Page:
Summer is right around the corner, and you know what that means! Not only is it time to protect your skin, but your horse’s skin as well. Skin problems in horses can be extremely frustrating and difficult to manage for horse owners, veterinarians, and most importantly, the horse. Equine skin problems can be complex and affect a horse not only physically, but mentally as well. For those reasons, it is important to treat any skin issues as quickly and effectively as possible! To learn more about common equine summer skin problems and how to treat them, read on.
Luckily, sunburn on horses can be totally preventable by putting protection on them daily. Different types of protection include zinc ointment, fly masks, fly boots, and/or daytime stabling. Blisters on pink skin can be sunburn or photosensitivity, which is a condition in which skin becomes overly sensitive to ultraviolet light. Pink-skinned horses (true white hair) are especially at risk of sunburn, so it is important to prevent this by using protection every morning. It is important to reach out to your veterinarian if either of these skin conditions worsens.
Summer Fungal Conditions
Summer fungus thrives in hot and humid areas. One fungal condition is Rain Rot, which is a condition that occurs on the horse’s back. Your horse’s hair may take on a dull appearance, feel waxy to the touch, and break off easily in chunks. The bacteria which causes this condition spreads by moisture, making sweaty backs under dirty saddle pads one of the main causes.
Ringworm on horses is also caused by a fungus. The condition can generally be recognized by raised, round lesions that spread into an area of hair loss. Ringworm is extremely itchy as well as contagious, so it is important to get on top of it as soon as possible and contact your veterinarian if necessary.
Summer allergies begin with the arrival of summer and can become progressively worse as the summer months continue. Several clinical syndromes have been associated with insect hypersensitivities, such as sweet itch, which is caused by Culicoides species (a type of gnat often called no-see-ums). Many horses are allergic to the bites of more than one kind of insect. Some symptoms can include redness, large, flat, circular swellings or raised nodules, and intense itching which leads to hair loss, skin damage, secondary infections, and thickened, wrinkled skin. Effective management strategies include avoiding insects, sanitation, elimination of wet, muddy, or swampy areas with rotting vegetation, and/or intradermal skin testing (IDST).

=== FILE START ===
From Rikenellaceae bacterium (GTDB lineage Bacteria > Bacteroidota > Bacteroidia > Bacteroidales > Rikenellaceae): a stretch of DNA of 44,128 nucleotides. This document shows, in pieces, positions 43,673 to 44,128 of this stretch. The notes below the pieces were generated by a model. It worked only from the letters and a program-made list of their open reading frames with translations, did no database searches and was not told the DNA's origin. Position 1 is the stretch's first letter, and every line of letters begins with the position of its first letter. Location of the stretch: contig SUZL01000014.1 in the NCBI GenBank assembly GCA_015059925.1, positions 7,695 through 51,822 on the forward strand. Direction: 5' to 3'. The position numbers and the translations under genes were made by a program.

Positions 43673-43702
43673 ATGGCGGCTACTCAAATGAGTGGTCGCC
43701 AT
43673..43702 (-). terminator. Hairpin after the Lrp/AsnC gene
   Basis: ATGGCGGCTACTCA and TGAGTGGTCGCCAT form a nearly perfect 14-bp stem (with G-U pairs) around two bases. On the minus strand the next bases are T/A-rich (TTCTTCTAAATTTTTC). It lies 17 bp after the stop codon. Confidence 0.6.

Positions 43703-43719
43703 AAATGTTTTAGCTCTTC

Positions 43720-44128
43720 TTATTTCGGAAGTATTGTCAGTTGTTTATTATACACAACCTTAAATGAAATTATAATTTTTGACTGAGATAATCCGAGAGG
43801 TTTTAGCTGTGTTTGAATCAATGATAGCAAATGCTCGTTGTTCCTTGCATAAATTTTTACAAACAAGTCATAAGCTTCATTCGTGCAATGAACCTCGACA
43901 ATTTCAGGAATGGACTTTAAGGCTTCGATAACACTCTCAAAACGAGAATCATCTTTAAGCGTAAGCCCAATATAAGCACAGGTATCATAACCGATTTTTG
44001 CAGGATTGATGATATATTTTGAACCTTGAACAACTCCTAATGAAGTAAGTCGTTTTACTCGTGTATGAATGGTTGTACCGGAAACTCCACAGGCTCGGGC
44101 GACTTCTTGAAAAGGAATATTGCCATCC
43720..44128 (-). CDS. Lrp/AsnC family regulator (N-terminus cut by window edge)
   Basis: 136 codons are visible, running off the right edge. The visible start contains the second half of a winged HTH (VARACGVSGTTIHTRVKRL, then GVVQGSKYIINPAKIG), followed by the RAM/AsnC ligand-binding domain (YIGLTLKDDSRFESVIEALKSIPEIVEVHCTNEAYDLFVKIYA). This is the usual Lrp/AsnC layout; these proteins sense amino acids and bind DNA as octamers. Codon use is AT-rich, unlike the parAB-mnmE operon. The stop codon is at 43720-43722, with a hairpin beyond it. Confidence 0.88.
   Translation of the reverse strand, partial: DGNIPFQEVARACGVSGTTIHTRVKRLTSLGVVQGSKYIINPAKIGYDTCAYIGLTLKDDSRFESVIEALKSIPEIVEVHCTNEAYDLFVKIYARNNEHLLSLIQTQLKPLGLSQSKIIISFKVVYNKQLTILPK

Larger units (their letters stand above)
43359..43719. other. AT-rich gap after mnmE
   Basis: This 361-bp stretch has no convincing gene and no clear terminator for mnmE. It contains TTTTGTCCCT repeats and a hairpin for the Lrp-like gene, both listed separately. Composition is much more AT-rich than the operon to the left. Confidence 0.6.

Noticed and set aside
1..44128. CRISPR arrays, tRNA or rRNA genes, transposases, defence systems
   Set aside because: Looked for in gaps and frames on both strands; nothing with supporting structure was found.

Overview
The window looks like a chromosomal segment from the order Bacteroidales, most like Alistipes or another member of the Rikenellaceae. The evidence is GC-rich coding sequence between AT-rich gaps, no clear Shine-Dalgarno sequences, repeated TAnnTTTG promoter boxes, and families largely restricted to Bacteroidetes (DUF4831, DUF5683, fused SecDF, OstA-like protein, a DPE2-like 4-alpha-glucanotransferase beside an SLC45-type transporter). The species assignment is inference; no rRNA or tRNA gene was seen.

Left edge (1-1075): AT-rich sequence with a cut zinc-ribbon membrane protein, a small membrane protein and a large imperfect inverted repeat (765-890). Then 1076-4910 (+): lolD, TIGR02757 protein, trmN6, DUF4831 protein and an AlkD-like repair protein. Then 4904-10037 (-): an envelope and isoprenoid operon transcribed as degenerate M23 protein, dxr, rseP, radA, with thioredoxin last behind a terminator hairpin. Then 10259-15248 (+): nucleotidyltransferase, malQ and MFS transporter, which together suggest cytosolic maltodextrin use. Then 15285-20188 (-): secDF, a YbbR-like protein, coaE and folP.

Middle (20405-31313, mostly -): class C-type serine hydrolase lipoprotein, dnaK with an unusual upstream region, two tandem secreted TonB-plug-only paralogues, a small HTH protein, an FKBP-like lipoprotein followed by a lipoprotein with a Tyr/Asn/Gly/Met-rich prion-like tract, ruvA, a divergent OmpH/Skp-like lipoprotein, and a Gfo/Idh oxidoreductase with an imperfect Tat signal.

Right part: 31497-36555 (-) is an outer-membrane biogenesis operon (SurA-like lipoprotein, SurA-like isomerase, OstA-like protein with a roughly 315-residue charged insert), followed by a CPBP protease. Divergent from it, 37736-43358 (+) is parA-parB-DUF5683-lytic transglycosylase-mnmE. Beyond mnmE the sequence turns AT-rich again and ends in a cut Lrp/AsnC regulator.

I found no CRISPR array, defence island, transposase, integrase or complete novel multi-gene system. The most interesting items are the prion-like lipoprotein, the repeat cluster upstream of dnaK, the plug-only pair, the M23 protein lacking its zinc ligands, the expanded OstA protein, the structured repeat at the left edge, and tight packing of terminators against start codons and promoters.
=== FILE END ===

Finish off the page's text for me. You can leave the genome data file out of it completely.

Summer Eczema is a seasonally recurring allergic skin disease of horses. The main symptom includes itching. In an attempt to combat this, your horse will rub against posts and trees. If not treated fast enough, your horse could potentially rub off its coat or skin. These wounds can also lead to secondary bacterial infections. Prevention of summer eczema includes keeping your horse away from mosquitoes, maintaining a clean and dry pasture, and putting your horse in the stable during peak sun time.
Carefully examining your horse and following these prevention techniques will help keep your horse safe and healthy in the upcoming summer months! Your veterinarian should be an active partner in diagnosing and treating these common equine summer skin problems.
Summer Eczema Oral Supplement
Try our Summer Excema Oral Supplement to prevent tail and mane hair loss, intense itching, and scab patches on your horse’s skin!
This top-rated herbal blend uses natural herbs for all breeds of horses. It gives your horse natural support for its immune system to stop the itch. As mentioned previously, symptoms of Summer Eczema/Sweet Itch are hairless, reddened, encrusted, itchy areas on the base of the tail, mid-line of the belly, mane, and neck. See more about treating symptoms in our Summer Eczema In-Depth section on our website!